The Mediterranean Lifestyle:
Salsa al Pomodoro

This post is about a treasured recipe: the best pomodoro sauce ever! Pomodoro translates to “golden apple,” although we know it is the Italian word for tomato. This sauce, which is everywhere, really is the golden apple of Italy. (Word origins do fascinate me.)

My family has enjoyed this recipe for generations on traditionally lazy “Sunday gravy” afternoons. I remember as if it were yesterday how the kids in the neighborhood, growing hungry as the day wore on, would sing out, “Is the pasta done yet?” Even so, it has taken me years to write about it. A friend of a friend asked for this recipe, and I’m glad she did. (Thank you, Christine.)

This sauce has a history. If you were lucky enough to attend a French or American culinary school back in the day, you’d know that there are five basic European “mother” sauces. They are this because dozens more sauces are “born” out of them. You might think that red or tomato sauce is not one of these mother sauces, but you’d be wrong—it is!

At the risk of sounding too technical, here’s some insight into the five basic sauces. Each sauce has a different base and a different method to make it. No two are alike, although more than one can be transformed into something else. For example, hollandaise (mayonnaise), is a mother sauce that you can make into a secondary sauce called Béarnaise. (But that, as I am fond of saying, is the makings of another post.)

Some people think sauces are too complicated and too much trouble to make—usually because they’ve never tried making one. Just like anything else, it looks hard until you try it, and it gets easier the more you do it.

In places known for longevity, it’s generally understood that the secret to a long and life is a healthy, balanced diet. And the Mediterranean diet is definitely that! Regions dot the globe where people enjoy good health way into their 90s and often even their 100s because they thrive on the Mediterranean diet and lifestyle.

It’s not about cutting out all carbs, both the good and the bad. And it’s not about only eating meat, fish, and seafood (although they are eaten regularly). It’s more about filling your body with colorful foods from the whole spectrum of protein, fat, and carbohydrates—whole foods that nourish and feed the body and mind. Even wine is allowed, since many cultures consider wine a food.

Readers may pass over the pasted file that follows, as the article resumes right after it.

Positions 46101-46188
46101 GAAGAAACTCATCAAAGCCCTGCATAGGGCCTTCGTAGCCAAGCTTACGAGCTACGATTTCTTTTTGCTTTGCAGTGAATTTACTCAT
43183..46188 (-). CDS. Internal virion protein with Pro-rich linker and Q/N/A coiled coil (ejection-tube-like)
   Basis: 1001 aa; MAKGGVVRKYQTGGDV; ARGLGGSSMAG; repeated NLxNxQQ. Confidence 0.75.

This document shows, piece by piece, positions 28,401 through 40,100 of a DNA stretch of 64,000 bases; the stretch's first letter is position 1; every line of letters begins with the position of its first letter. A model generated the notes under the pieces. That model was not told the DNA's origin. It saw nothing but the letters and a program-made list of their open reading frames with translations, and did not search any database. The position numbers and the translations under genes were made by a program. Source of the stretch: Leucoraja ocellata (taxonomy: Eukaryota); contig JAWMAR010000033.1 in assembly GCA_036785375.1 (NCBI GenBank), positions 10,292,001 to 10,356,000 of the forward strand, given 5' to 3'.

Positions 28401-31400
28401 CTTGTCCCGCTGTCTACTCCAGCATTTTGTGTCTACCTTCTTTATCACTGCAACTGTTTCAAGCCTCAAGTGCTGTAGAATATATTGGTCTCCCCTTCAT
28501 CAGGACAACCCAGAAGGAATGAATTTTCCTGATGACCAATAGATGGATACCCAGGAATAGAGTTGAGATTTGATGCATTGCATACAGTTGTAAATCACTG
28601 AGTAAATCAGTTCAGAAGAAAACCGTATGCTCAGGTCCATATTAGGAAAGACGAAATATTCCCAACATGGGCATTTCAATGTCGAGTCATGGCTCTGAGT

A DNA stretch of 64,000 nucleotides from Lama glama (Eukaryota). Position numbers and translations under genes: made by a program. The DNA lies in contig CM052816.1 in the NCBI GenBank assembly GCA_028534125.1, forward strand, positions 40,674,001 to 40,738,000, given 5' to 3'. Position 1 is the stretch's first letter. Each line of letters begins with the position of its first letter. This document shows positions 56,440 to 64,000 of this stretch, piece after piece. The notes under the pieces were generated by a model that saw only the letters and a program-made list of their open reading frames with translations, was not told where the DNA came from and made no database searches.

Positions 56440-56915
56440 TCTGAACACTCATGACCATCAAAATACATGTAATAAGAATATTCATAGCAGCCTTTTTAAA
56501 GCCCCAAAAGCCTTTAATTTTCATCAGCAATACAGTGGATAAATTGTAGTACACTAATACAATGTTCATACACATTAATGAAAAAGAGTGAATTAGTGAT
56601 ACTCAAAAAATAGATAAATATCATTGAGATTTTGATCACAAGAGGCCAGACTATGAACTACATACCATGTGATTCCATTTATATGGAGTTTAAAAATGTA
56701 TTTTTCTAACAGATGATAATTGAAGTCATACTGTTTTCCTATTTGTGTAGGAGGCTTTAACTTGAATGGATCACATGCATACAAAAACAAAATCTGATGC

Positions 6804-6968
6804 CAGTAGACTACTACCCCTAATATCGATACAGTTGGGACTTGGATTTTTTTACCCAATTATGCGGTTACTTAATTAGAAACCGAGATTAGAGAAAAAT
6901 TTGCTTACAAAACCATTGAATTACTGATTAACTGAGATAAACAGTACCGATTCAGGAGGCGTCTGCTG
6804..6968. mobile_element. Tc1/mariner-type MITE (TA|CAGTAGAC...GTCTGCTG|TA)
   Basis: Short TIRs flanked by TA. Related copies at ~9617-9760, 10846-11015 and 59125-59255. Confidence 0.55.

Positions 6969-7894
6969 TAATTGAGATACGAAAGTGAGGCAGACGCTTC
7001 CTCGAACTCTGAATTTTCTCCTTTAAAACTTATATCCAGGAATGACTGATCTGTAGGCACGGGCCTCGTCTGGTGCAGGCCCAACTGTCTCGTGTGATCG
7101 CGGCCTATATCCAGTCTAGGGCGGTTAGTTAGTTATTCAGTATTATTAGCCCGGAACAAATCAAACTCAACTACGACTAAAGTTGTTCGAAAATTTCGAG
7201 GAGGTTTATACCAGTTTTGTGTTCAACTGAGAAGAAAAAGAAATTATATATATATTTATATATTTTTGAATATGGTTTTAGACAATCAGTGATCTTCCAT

As I often note in my column, people are amazed that good food doesn’t have to be complicated or laborious. Thankfully, you’ll like the fact that this sauce is one-pot easy.

Salsa al Pomodoro (Tomato Sauce)

Chef’s note: The aroma of garlic sautéing in olive oil is mesmerizing for Italians and mouthwatering for everyone else. To make this a meat sauce, you may add meatballs, pork neck bones, Italian sausages, and/or brasciole (rolled filled beef steak) with great results.

Leftover sauce freezes well in pint or quart containers and will keep for months. Enjoy an Italian tradition on me.


3 tablespoons olive oil
3 tablespoons butter (alternately, omit the butter and use 3 more tablespoons olive oil)
1 small onion, diced finely
3–4 fat whole garlic cloves (minced if you do not wish to remove whole cloves after sautéing)
2 (14 oz.) cans fire-roasted petite-diced organic tomatoes
1 (28 oz.) can San Martino plum tomatoes (preferably Italian)
½ cup water (to rinse out the cans)
½ –1 can tomato paste
1 teaspoon each sea salt and black pepper
½ teaspoon red pepper flakes
1 scant tablespoon Italian seasonings, or to taste (basil, fennel, oregano, and thyme mix)
½–¾ cup red dry wine


  1. Heat olive oil and butter (if using) in a large stainless-steel pot. Add onion and garlic. Sauté until tender but still transparent (do not let the garlic burn or it will be bitter).
  2. Add all of the tomatoes and let them cook 15 minutes, stirring often. Add half the tomato paste (add more for a thicker sauce). Add the seasonings and taste.
  3. Add wine. Lower the heat to barely a simmer. Cover pot halfway to allow the steam to escape (steam will make your sauce watery). Cook for about 1 hour, stirring occasionally.’

Image from iStock/Rimma_Bondarenko

Phyllis Quinn

Phyllis Quinn is a chef, food writer, and founder of Udderly Cultured, a class that teaches how to make homemade fresh mozzarella, butter, yogurt, cottage cheese, and other cultured products. Private lessons are available. For a reservation, call Phyllis at 970-221-5556 or email her at Rediscover nearly lost cooking methods and get one-of-a-kind recipes in her books The Slow Cook Gourmet and Udderly Cultured: The Art of Milk Fermentation.

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